Wendy Davis is facing new pressure in her campaign for Texas governor over her past support of a moratorium on the death penalty when she was a Fort Worth city councilwoman.
Davis voted in July 2000 for a resolution calling for a moratorium in order to study the death penalty and possible changes, The Houston Chronicle reported. The vote on the resolution failed, 5-4, and Davis, now a Democratic state senator from Fort Worth, has said she supports capital punishment.
Her campaign said the issues that motivated her vote then have been resolved, and reaffirmed that she would allow executions to be carried out as governor.
But the campaign of her Republican opponent, Attorney General Greg Abbott, accused her of changing her position.
"Texans demand and deserve a strong commitment from their leaders to ensure that victims of unspeakable crimes receive justice, not Sen. Davis' flip-flopping and political posturing," Abbott spokesman Matt Hirsch said.
Texas is the nation's most active death-penalty state and has executed seven convicts this year.
Support for the death penalty remains strong, even as the debate over capital punishment nationally has been renewed after recent botched executions in Oklahoma and Arizona and issues with procuring reliable execution drugs. Texas has not had a botched execution in recent years.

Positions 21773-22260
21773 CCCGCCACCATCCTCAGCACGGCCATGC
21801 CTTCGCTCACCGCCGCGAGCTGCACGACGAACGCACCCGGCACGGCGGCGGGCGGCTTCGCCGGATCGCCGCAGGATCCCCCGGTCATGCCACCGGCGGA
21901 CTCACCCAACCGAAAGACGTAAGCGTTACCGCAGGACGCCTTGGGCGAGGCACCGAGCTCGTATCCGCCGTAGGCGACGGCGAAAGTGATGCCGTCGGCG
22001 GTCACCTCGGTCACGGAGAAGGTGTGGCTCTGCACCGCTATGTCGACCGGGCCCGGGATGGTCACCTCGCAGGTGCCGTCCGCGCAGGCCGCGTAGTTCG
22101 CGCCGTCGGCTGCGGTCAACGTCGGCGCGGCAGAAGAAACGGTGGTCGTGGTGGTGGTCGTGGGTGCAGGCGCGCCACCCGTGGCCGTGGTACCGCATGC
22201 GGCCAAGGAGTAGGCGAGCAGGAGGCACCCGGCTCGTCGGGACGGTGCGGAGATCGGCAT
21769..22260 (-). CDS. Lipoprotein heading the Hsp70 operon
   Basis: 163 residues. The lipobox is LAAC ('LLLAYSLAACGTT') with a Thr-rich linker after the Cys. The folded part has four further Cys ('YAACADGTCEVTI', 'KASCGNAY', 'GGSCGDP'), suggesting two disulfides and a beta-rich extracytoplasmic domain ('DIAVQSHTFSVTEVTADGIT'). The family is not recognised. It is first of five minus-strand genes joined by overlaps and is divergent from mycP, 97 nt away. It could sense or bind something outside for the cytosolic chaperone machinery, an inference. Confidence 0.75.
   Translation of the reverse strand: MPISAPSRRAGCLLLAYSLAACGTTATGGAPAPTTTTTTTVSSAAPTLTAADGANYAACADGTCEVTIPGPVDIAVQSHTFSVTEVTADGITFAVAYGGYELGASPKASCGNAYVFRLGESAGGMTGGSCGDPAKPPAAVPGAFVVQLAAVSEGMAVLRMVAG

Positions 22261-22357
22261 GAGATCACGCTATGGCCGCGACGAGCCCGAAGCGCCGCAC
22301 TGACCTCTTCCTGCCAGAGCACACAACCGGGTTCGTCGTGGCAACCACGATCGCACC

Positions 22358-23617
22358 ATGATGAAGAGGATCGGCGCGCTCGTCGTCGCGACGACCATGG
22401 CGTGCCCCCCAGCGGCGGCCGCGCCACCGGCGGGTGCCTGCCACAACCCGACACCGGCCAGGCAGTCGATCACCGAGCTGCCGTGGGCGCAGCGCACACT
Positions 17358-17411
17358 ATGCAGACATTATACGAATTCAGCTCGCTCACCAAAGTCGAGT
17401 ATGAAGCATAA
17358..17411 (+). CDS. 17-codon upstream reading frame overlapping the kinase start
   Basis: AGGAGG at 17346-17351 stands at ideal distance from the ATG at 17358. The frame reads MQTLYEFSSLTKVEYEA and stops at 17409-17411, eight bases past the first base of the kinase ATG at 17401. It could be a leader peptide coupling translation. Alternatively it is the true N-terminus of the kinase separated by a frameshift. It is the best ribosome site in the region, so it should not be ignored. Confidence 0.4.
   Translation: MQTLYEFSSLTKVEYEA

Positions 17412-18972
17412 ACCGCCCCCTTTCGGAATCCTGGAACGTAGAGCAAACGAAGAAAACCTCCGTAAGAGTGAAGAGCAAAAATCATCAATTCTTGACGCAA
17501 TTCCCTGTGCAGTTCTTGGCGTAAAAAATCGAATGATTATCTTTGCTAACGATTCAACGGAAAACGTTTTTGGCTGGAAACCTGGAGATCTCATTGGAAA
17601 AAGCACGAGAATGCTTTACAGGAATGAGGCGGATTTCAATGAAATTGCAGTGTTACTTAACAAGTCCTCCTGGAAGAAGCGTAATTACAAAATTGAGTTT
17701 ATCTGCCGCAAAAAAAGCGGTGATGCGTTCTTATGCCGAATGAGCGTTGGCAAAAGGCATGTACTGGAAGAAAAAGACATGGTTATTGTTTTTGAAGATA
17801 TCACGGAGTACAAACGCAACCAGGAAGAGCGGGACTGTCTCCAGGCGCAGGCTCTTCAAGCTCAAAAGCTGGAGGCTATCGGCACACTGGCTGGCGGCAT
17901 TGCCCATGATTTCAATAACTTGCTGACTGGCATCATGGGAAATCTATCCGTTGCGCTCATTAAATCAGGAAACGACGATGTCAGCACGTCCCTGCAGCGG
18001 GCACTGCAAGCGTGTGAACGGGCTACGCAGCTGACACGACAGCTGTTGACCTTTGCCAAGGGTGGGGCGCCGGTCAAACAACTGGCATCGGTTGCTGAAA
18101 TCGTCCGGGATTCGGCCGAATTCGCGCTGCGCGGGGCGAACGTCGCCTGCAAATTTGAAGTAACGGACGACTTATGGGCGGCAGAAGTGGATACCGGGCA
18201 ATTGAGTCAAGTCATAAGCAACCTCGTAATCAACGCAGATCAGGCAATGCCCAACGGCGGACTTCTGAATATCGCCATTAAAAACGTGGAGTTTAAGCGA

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The resolution Davis supported was for a study of the death penalty without taking a specific position on capital punishment as a whole, according to Fort Worth city council minutes reviewed by the newspaper.
"It in no way means to suggest that a person's philosophy on capital punishment had to change or shift, only that the system needed to be looked at or reviewed," the minutes said.
That same year, Illinois enacted a moratorium on executions after several high-profile exonerations of death row inmates, and President Bill Clinton postponed the first federal execution since 1963.
Zac Petkanas, Davis' spokesman, told the newspaper that Davis was confident in the death penalty now and would continue to enforce it if elected governor.
"In fact, she voted (in 2011) to expand the death penalty to those who murder children under the age of 10," he said. "Senator Davis remains a proponent of the death penalty as ultimate punishment."